Internet Policies: March 2013 Archives

Paypal To Drop VMware From 80,000 Servers and Replace It With OpenStack, Forbes

"Backed by Intel and Dell, Mirantis has emerged as a clear leader in the OpenStack world heavily promoting and supporting the adoption of the platform originally developed by NASA and Rackspace."

NASA CIO Dumps NASA-Developed Open Stack, earlier post

"NASA's prestige and participation has been a selling point for advocates of the OpenStack open source cloud project, which NASA co-founded with San Antonio infrastructure-as-a-service provider RackSpace. Unfortunately, they'll have to get along without NASA from here on."

Earlier OpenStack postings

Keith's note: If you are outside the NASA firewall and try to access NTRS you still get this notice:

"The NASA technical reports server will be unavailable for public access while the agency conducts a review of the site's content to ensure that it does not contain technical information that is subject to U.S. export control laws and regulations and that the appropriate reviews were performed. The site will return to service when the review is complete. We apologize for any inconvenience this may cause."

But if you try to gain access internally and are a civil servant or contractor you can register and then gain access. But wait, wasn't access by contractors supposed to have been the problem in the first place? Why doesn't a warning appear on the screen that tells contractor employees who are citizens of "China, Burma, Eritrea, Iran, North Korea, Saudi Arabia, Sudan and Uzbekistan" not to bother?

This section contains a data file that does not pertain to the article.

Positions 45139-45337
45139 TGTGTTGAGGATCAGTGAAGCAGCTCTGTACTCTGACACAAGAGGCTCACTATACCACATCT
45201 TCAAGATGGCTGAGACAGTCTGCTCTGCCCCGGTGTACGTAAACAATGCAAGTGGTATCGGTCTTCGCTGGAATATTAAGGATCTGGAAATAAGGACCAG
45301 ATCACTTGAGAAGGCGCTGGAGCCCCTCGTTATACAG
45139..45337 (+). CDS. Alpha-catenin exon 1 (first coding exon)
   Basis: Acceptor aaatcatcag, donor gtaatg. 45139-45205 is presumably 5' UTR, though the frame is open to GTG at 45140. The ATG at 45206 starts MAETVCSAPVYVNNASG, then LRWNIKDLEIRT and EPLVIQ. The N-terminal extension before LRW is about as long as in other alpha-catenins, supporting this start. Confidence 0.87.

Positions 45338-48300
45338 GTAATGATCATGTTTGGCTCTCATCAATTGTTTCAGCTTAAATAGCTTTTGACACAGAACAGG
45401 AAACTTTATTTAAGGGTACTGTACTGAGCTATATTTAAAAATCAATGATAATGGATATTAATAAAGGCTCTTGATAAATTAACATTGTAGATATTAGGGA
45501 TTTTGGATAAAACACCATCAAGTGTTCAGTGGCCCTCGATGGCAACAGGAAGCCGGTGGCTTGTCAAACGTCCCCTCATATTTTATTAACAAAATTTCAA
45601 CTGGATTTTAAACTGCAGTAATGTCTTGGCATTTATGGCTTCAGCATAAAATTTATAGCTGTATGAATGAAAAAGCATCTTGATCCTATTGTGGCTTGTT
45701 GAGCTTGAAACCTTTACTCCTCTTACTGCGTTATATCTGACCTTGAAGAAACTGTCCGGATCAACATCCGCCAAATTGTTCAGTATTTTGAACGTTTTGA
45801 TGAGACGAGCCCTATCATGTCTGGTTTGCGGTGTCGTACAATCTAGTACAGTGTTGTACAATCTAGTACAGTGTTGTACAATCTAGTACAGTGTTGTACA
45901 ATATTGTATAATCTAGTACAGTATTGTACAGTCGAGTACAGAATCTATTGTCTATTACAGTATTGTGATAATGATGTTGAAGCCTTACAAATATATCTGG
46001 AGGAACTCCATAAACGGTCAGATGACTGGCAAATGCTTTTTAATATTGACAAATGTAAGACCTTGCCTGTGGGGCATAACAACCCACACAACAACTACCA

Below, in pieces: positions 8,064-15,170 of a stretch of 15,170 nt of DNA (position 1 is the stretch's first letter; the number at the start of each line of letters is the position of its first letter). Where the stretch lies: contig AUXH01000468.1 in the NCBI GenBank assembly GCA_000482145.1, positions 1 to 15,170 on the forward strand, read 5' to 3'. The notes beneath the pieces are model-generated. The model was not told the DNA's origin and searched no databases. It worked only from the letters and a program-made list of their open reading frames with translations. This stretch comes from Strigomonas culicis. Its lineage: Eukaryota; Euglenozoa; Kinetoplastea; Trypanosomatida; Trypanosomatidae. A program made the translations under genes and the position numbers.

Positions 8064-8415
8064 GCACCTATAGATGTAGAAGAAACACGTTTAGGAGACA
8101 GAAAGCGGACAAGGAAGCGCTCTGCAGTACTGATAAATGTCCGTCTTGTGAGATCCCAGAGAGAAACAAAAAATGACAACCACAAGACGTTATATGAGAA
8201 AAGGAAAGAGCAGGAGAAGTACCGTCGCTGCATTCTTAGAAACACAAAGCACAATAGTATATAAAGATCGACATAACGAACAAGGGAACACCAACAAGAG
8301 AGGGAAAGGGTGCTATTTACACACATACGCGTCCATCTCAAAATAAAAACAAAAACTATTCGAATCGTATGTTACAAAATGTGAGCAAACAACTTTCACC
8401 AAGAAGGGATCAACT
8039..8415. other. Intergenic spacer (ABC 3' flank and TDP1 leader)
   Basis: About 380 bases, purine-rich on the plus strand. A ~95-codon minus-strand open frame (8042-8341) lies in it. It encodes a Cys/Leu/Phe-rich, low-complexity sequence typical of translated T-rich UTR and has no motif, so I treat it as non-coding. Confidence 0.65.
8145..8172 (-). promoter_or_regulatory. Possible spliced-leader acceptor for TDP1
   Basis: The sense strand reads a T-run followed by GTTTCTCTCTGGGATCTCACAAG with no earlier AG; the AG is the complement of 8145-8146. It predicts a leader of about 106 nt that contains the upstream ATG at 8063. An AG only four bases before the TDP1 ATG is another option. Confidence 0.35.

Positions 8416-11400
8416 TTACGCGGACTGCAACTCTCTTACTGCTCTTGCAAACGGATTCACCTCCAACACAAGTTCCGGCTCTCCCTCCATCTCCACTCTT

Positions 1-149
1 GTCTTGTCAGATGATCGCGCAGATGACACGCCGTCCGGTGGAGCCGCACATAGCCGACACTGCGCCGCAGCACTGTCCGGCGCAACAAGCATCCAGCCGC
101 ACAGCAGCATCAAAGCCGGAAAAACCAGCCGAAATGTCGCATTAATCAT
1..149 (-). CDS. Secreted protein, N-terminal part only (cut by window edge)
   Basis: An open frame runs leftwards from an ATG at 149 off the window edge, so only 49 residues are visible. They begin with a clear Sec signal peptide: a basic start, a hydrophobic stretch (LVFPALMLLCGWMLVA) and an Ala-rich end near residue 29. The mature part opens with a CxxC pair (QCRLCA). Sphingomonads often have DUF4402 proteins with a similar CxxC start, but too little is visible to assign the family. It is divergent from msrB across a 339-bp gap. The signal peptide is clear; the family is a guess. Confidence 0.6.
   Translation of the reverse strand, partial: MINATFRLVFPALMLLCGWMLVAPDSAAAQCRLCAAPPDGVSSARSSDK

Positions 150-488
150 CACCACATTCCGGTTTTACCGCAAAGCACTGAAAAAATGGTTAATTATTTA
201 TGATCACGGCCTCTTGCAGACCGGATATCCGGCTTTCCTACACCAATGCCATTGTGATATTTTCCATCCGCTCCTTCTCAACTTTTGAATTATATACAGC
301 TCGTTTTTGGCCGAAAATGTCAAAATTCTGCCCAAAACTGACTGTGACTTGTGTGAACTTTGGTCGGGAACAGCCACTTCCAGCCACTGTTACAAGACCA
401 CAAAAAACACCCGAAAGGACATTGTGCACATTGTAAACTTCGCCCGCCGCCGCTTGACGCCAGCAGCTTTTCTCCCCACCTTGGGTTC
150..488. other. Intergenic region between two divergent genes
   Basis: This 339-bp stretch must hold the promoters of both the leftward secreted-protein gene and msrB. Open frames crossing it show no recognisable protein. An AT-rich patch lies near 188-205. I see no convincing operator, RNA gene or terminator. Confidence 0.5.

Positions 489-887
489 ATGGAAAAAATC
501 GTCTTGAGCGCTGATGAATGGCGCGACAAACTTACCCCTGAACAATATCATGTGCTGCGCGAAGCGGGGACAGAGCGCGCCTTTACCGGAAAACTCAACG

- Why Has NASA Banned Access to its Partner Saudi Arabia?, earlier post
- NASA Technical Reports Server Mysteriously Taken Offline, earlier post

International Space Apps Challenge

"The International Space Apps Challenge is a technology development event during which citizens from around the world work together to solve challenges relevant to improving life on Earth and life in space. Join us in over 75 cities around the world or at home on April 20-21, 2013."

Keith's note: At the NASA Advisory Council Committee on Education and Public Outreach meeting on Tuesday, Leland Melvin, the AA for Education at NASA, lamented why people are not promoting the International Space Apps challenge and urged committee members to spread the word. Well ... have a look at the NASA Education website. No mention is made of the International Space Apps Challenge. No mention at the NASA CIO, NASA Open Government, or's calendar either. Yawn.

NASA's Inconsistent Support of the International Space Apps Challenge, earlier post

"I think it is inexcusable that NASA has not made more of an effort to promote things such as the International Space Apps Challenge - especially when the White House places such a priority on things like this. There is much risk in this ad hoc and dysfunctional public engagement policy at NASA. Now that the first apps challenge event was such a success, efforts like this could continue - without overt NASA involvement - thus making NASA less - rather than more relevant. If that happens NASA only has itself to blame."

Keith's update: Here's a related event that also gets zero mention on NASA's Education website - or on NASA's Space Technology Mission Directorate - the sponsor of the event itself.

Dark Side of the Jam: 'On March 8th, game developers around the planet will gather to make games about space and science. The Dark Side of the Jam is open to all, whether you're a veteran developer, hobbyist, or student. Ideally your games will not only be great achievements in coding prowess, but will help capture the public's interest in the real science and technology advancements being made in aerospace exploration. DSJ is an educational project of the Night Rover Challenge. Learn more about this $1.5 Million dollar NASA Centennial Challenge for advanced energy storage technology."



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This page is an archive of entries in the Internet Policies category from March 2013.

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